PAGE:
At the time of life when most of us would be slowing down, motor racing enthusiast and Matakana local, Warwick Mortimer has found another gear.
Warwick plans to compete in one of the worlds most famous and gruelling endurance races; the Le Mans Classic. As if that wasn’t enough, he has also opened a museum in celebration of New Zealand motorsport.
“Kiwis have achieved a lot over the years and I wanted to share my collection. It’s not open to the public, but if clubs or individuals would like to have a look they can contact me via Facebook,” Warwick says.
The museum is part of a new, purpose built, 3000 square metre, racing workshop facility on Takatu Road. A 1971 M8F Can-Am, from legendary Kiwi racer, Bruce McLaren, takes pride of place. Stabling 850 horses in the mighty 8-litre Chevrolet engine, means the car is staggeringly wide when viewed up close.
Next to the Mclaren sits a Surtees TS5 F5000 single-seater. Sadly, John Surtees died in March, but he remains the only man to win World Championships on both two and four wheels. American actor, James Garner commissioned the car from Surtees for a new racing series in 1969. Garner, the star of Grand Prix, fancied himself as a real-life racer. According to Warwick, he wasn’t half bad…for an actor.
Some of the cars are undergoing extensive restoration. Warwick is a perfectionist and a stickler for detail. Cars are being returned to their original colours and sponsor decals. Engines are being rebuilt both here, and in Europe. Warwick ensures that they can all roar to life, as they did on the start line, thirty, forty or even fifty years ago.
The Mortimer family’s love of motorsport started in the 1930s. Warwick’s dad, Neil, was a motorcycle racer. After the Second World War he switched to cars. Neil made sure his son and grandsons were brought up on a heady, octane fuelled mix, of dirt bikes and go-karts.
Warwick’s son Andre won this year’s BMW Race Driver Series. He received a standing ovation during the season closer at Pukekohe, after powering the M3 GTR past the entire field by lap eight. Impressive, particularly considering he had an eighty second handicap deficit.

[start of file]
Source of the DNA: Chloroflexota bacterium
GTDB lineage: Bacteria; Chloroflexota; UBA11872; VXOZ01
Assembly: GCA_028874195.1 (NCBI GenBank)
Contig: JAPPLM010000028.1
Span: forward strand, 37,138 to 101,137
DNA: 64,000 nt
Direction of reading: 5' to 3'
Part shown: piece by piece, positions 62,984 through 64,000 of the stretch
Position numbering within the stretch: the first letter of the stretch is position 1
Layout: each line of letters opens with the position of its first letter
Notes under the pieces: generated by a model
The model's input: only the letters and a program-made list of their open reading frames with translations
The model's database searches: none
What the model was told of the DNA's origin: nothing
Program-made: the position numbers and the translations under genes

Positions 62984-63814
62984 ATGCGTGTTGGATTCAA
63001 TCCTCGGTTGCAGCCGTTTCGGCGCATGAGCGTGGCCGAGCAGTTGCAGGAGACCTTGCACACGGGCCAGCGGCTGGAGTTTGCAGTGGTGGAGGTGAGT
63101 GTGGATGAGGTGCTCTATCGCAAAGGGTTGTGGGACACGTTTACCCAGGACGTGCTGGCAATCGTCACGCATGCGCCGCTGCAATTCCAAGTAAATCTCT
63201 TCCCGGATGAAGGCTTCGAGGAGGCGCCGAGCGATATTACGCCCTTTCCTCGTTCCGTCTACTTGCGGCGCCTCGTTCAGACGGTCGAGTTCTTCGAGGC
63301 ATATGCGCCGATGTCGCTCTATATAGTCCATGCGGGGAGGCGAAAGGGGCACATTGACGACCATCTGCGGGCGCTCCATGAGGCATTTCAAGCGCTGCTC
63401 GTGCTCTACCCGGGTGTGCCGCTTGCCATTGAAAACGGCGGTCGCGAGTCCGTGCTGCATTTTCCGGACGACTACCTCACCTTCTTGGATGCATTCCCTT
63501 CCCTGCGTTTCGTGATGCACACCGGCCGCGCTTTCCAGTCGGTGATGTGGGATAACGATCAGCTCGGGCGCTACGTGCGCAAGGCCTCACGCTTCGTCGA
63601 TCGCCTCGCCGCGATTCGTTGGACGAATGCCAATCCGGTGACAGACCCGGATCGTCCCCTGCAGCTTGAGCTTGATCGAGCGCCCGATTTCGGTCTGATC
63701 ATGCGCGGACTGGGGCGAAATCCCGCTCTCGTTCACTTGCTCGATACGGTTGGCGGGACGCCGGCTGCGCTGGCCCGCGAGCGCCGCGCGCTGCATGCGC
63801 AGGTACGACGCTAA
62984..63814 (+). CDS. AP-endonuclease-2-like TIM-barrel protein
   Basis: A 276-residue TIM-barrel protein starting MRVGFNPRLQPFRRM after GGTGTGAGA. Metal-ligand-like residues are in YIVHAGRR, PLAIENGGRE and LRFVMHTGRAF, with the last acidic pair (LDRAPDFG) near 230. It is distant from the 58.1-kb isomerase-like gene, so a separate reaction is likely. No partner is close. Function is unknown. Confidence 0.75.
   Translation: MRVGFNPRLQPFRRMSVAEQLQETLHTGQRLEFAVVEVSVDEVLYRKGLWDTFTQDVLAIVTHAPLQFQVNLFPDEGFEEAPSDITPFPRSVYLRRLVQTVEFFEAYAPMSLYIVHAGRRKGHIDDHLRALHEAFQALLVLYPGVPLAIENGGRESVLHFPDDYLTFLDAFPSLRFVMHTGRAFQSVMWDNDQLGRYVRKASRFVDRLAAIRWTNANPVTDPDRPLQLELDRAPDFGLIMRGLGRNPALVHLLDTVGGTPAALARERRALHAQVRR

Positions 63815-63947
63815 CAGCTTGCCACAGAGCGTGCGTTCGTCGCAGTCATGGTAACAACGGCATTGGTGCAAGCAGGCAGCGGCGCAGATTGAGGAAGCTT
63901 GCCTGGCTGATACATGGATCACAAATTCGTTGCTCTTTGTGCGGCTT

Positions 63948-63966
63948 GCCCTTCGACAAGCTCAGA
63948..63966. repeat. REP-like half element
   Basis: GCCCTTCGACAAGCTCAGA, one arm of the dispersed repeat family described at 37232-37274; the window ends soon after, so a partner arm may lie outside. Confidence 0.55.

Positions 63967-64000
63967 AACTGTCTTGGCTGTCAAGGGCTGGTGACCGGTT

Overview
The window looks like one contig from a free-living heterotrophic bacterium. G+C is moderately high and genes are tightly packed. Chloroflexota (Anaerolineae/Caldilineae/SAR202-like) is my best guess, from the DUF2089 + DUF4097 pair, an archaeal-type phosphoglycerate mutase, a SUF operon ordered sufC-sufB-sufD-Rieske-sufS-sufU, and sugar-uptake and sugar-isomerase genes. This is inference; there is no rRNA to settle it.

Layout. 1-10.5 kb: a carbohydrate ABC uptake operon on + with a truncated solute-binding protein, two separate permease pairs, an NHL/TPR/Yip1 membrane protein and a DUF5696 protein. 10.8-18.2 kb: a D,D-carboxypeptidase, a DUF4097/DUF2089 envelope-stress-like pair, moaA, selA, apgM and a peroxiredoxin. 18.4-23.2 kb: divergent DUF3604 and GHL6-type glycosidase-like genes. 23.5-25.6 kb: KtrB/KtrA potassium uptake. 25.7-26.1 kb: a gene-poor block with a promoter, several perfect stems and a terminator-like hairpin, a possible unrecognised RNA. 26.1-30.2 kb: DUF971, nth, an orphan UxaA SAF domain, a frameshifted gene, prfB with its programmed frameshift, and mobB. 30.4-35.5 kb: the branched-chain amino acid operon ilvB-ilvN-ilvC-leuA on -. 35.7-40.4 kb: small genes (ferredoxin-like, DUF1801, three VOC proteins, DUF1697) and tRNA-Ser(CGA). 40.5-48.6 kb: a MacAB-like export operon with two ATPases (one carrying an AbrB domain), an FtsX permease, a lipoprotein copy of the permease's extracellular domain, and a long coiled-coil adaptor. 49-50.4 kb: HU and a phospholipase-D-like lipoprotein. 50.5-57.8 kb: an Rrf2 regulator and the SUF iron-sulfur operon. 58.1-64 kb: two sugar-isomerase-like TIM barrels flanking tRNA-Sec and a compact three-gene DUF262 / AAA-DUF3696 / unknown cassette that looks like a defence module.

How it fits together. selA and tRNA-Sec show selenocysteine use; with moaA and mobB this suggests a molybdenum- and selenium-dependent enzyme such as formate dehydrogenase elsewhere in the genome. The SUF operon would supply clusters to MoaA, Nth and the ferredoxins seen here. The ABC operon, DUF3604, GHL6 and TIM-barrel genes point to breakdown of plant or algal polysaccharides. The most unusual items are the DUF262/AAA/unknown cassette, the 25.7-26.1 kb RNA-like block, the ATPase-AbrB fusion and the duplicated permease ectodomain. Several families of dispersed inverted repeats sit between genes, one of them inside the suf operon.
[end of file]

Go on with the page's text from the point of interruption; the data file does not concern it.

Proud dad Warwick is definitely a product from the old school and worries about a generation brought up on i-Pads.
“Kids won’t have the tools to deal with life’s challenges. You have to do the hard-yards, get dirty and be roughed up a bit,” he says.
Warwick knows about doing the hard-yards. His work ethic and business acumen has enabled him to indulge his passion for motorsport. Selling his water bottling business in 2008 also helped bankroll his own Matakana based, racing team. Warwick uses his financial freedom to give emerging drivers like this year’s BMW E30 champion, Matt Griffin, what he calls; ‘a hand-up not a hand-out.’ In Matt’s case that means supplying the race car for the entire season.
The Mortimer team will be heading to the Grand Circuit in July next year to race in front of more than one hundred thousand spectators in the Le Mans Classic Series. The car Warwick and Andre will be driving was Mazda’s first prototype for Le Mans, built in 1984. The twin turbo 13B rotary, develops 500-horse power, but managed just 153 laps at Fuji before blowing a turbo. The car is currently in pieces at Takatu. Warwick’s two mechanical geniuses are attempting to get it ready for the 500 kilometre Le Mans Classic race.
“It’s the ultimate test for cars and drivers, and mechanical reliability is absolutely crucial. Hopefully we will get to create some more motor racing history.”
Photography: Louise M Photography